Between the 19th and 20th centuries, the building was used as the headquarters of the Dutch Red Cross. In 1912, Prince Hendrik, who served as the chairman of the Dutch Red Cross, initiated a comprehensive restoration of the building. The current entrance is a reconstruction modeled after a gate on Hartogstraat in The Hague, which also dates back to the early 17th century.

Today, the Pages' House is utilized as an office space, and it is open to the public only once a year, during the Open Monument Day.
Kneuterdijk Palace

5) Kneuterdijk Palace

Kneuterdijk Palace, situated in The Hague, holds a significant historical and governmental role today as the headquarters of the Council of State (Raad van State).

This architectural gem, constructed in 1716 during the Louis XIV era by the renowned architect Daniel Marot, was commissioned by Count Johan Hendrik of Wassenaer-Obdam, a member of the House of Wassenaer. Initially, the palace served as the residence for King William II of the Netherlands and his wife, Queen Anna Paulowna, during the first half of the 19th century, when he held the title of crown prince. King William II made notable additions to the palace complex, incorporating English Tudor-style buildings, with the "Gothic Hall" being the sole surviving example. The design of this hall was inspired by the grand dining hall at Christ Church, Oxford, where King William II had studied as an alumnus.

Subsequently, the palace was used by their grandson, Crown Prince William, between 1858 and his passing in 1879. In the 1930s, Princess Juliana occasionally utilized the premises. Following World War II, the former ballroom of the palace became the venue for the trials of Dutch war criminals, with some receiving death sentences. Later, the Ministry of Finance occupied the building for an extended period. However, after extensive restoration efforts were completed in 2001, Kneuterdijk Palace became the official residence of the Netherlands' Council of State.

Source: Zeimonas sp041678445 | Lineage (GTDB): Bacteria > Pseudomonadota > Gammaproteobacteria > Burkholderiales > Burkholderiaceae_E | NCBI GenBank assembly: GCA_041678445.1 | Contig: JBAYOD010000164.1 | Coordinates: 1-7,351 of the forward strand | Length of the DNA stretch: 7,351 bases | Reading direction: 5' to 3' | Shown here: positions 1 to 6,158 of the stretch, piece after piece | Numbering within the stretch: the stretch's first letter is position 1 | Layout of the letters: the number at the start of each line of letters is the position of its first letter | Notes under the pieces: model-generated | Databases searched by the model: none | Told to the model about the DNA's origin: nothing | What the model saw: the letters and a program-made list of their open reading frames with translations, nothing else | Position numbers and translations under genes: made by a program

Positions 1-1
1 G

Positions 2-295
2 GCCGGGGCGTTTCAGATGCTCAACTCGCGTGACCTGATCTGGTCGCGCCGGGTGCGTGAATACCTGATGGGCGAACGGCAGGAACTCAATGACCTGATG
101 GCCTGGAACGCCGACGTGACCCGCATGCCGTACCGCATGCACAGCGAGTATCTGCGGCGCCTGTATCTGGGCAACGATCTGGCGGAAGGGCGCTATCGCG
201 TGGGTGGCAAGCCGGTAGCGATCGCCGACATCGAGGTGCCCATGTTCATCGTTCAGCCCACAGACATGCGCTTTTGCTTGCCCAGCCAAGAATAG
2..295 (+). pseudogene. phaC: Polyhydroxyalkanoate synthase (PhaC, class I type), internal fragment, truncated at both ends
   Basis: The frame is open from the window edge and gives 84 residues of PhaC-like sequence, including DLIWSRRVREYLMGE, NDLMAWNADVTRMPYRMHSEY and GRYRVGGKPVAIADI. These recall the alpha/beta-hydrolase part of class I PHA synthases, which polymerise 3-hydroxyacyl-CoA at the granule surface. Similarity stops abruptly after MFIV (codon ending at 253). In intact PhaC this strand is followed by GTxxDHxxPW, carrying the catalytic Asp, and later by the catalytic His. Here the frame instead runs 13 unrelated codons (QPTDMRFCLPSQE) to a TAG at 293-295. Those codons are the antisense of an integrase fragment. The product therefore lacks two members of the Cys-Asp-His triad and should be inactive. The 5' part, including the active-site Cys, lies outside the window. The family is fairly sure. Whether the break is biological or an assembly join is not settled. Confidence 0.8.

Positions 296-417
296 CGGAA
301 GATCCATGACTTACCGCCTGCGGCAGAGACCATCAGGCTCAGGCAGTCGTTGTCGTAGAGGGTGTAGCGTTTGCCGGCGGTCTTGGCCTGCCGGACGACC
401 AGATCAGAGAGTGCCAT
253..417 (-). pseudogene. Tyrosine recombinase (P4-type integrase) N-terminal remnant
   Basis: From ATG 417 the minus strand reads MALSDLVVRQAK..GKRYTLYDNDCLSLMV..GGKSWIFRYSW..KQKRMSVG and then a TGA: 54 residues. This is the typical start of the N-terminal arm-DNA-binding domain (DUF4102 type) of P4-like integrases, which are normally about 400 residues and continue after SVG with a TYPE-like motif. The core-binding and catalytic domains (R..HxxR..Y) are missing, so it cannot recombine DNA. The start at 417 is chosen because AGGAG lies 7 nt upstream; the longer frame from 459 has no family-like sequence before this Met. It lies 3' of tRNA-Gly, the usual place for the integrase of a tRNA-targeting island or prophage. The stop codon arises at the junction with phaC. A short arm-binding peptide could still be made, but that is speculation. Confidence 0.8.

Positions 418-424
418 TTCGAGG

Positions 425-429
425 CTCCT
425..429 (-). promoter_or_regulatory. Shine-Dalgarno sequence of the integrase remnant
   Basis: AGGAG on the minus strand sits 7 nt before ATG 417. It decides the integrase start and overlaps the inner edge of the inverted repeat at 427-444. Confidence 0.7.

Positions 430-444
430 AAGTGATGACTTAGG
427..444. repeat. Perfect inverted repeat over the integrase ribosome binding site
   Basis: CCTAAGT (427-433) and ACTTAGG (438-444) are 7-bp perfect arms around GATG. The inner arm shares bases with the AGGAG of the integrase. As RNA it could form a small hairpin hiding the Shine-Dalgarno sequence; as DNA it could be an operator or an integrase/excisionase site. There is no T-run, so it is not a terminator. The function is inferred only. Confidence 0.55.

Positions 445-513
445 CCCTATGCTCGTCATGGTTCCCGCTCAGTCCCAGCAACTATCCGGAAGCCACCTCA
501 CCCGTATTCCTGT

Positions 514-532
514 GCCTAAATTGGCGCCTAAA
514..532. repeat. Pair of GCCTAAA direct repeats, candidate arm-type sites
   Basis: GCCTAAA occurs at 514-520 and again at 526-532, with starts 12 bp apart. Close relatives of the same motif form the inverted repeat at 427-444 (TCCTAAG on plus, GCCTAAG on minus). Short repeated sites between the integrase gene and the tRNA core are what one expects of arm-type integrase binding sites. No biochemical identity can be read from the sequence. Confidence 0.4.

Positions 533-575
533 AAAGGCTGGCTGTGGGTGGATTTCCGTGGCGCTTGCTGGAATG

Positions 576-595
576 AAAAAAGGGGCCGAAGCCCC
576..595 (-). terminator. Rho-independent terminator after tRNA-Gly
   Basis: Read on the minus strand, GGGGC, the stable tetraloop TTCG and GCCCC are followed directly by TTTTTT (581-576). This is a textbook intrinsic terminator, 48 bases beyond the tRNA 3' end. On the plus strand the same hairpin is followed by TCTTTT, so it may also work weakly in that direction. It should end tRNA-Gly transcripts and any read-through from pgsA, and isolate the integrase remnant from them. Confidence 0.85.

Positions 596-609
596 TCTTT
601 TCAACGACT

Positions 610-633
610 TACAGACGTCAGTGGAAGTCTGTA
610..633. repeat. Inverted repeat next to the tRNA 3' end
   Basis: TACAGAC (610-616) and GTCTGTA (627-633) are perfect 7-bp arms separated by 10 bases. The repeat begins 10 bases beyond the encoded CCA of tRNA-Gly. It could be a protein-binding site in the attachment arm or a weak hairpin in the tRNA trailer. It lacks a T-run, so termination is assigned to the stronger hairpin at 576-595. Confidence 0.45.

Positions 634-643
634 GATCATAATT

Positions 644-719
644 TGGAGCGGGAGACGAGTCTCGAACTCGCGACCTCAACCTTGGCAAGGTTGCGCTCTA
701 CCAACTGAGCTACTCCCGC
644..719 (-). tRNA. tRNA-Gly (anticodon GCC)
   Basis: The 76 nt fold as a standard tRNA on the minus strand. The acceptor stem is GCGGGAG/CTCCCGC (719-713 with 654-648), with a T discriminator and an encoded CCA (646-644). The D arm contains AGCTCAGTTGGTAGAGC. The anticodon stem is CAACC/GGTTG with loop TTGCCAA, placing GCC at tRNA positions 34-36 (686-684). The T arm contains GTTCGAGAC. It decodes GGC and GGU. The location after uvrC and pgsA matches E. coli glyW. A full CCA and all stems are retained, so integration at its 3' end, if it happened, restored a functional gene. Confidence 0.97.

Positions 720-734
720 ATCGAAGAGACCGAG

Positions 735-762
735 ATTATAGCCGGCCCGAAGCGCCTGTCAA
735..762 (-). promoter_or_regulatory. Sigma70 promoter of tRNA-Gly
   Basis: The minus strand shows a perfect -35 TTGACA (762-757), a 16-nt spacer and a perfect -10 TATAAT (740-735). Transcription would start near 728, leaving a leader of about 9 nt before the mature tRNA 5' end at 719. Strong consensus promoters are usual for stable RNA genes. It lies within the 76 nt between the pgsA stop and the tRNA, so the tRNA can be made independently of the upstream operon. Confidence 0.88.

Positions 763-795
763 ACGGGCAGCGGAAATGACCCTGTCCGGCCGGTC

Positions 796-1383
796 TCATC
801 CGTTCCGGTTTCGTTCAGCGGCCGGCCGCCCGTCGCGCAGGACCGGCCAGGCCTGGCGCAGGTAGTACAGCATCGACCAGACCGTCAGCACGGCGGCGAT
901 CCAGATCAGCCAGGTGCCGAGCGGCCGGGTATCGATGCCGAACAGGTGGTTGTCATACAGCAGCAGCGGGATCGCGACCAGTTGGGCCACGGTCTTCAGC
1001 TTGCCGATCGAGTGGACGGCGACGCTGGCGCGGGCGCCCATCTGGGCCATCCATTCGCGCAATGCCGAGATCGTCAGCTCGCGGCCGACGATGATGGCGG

The Council of State holds a vital constitutional role in the Netherlands, serving as an advisory body to the government and the States General. Its members include both members of the royal family and individuals appointed by the Crown, typically possessing backgrounds in politics, commerce, diplomacy, or the military. Established in 1531, the Council of State stands as one of the world's oldest functioning state organizations, contributing significantly to the Dutch governance structure.
Paleiskerk (Palace Church)/Mennonite Church

6) Paleiskerk (Palace Church)/Mennonite Church

The Palace Church (Paleiskerk), also known as the Mennonite Church, stands as a unique Neo-Romanesque architectural gem in The Hague. It is situated behind Kneuterdijk Palace, hence its name, and was crafted by the Hague architect Klaas Stoffels. Its construction challenged the prevailing ornate Neo-Gothic style during the early reign of King William III.

Built in 1885-1886 for the Mennonite community, the church boasts a striking front wall with a triangular section. This front wall features a grand central rose window in the gable, flanked by two large round-arched windows on the facade, with several more on the side walls.

In 1964, the church underwent significant modernization, led by architect Sjoerd Schamhart, adopting a distinct 20th-century style. This transformation saw the removal of the 1886 custom-made organ, the large three-part pulpit, and in 2006, even the original church chairs met the same fate.

In 2002, another restoration, guided by architect Laurens Vis, sought to revert the Palace Church as closely as possible to its original 1886 appearance. This involved restoring the architectural spatial effects and interior details. A small modern pipe organ, constructed in 1967 and further modified in 2005, was introduced.

Following the restoration, the Palace Church expanded its role, hosting weddings, concerts, and various public events. Notable performances include the Russian Don Cossack choir, among others, and the Louis Couperus Society's annual meetings held in April.
Paleis Noordeinde (Noordeinde Palace)

7) Paleis Noordeinde (Noordeinde Palace)

Noordeinde Palace is one of the three palaces used by the Dutch Royal Family. It is located in The Hague and it is the headquarters of King Willem-Alexander. The palace was originally a farmhouse dating from medieval times. It was redone as a larger residence by Willem van de Goudt in 1553.